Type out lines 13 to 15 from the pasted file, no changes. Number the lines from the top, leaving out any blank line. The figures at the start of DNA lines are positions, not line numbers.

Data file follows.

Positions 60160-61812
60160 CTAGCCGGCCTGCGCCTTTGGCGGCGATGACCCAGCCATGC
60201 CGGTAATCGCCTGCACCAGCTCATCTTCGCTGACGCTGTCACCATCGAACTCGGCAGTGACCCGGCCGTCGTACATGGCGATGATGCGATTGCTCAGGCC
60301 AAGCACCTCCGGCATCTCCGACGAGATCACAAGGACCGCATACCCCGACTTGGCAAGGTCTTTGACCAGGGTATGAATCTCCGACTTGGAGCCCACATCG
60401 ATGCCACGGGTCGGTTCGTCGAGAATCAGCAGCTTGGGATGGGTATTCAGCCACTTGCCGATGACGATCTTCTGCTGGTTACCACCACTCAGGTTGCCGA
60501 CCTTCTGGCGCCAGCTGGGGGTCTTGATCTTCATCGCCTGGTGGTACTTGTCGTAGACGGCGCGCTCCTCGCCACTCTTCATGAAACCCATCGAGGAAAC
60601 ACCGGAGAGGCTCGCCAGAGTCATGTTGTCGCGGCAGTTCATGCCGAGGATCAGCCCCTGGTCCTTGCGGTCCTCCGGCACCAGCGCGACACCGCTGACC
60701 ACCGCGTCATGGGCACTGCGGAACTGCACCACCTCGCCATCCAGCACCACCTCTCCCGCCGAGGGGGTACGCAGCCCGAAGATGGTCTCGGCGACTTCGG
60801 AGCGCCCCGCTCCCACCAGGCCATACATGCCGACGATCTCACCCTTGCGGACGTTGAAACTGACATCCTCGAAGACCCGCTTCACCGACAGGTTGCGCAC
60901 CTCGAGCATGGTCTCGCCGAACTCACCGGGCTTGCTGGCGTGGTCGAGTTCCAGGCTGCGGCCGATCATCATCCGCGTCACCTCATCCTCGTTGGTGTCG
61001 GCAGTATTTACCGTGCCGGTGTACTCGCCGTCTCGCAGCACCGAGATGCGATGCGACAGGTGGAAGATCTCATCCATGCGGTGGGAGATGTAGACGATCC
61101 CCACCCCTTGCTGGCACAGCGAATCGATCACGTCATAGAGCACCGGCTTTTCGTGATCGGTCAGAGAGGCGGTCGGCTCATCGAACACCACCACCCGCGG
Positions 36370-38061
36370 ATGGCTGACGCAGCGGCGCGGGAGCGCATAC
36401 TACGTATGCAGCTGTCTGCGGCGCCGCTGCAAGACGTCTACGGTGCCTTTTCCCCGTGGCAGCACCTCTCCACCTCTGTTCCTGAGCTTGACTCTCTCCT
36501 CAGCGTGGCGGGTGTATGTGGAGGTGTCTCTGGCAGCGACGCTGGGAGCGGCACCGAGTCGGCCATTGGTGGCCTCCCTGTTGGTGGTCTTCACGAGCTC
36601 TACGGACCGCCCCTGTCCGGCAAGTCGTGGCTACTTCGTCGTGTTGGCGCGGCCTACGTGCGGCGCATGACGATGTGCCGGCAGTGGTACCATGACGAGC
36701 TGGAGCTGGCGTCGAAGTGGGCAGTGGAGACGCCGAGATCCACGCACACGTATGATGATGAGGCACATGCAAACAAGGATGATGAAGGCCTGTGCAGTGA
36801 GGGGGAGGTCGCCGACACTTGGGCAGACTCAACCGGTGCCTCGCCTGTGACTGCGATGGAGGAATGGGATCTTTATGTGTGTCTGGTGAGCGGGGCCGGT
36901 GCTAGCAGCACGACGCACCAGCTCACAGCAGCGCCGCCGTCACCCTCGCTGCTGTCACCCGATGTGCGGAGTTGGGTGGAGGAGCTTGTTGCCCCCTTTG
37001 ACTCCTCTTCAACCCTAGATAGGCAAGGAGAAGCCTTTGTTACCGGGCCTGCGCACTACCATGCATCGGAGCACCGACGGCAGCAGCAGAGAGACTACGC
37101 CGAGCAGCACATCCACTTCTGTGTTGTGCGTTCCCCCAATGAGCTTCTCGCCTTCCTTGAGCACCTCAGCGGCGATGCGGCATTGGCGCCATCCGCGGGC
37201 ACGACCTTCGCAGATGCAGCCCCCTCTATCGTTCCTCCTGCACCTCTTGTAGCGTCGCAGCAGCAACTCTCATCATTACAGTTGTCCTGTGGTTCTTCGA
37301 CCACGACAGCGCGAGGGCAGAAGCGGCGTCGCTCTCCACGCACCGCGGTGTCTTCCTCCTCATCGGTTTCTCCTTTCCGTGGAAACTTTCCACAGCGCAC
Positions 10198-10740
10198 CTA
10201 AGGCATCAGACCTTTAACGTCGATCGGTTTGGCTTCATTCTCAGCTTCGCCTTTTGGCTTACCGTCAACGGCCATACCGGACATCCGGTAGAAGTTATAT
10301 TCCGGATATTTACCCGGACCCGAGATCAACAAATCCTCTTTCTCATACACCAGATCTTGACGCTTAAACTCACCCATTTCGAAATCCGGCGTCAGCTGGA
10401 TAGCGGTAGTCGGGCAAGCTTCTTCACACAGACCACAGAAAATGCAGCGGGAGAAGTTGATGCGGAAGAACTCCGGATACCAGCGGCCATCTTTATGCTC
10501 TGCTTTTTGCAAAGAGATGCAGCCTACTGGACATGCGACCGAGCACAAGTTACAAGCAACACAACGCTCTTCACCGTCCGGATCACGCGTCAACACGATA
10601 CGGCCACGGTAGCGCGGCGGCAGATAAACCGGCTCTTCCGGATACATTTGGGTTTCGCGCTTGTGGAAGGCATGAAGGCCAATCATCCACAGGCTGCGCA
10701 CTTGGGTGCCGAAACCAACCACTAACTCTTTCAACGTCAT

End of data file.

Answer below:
Positions 36370-38061
36370 ATGGCTGACGCAGCGGCGCGGGAGCGCATAC
36401 TACGTATGCAGCTGTCTGCGGCGCCGCTGCAAGACGTCTACGGTGCCTTTTCCCCGTGGCAGCACCTCTCCACCTCTGTTCCTGAGCTTGACTCTCTCCT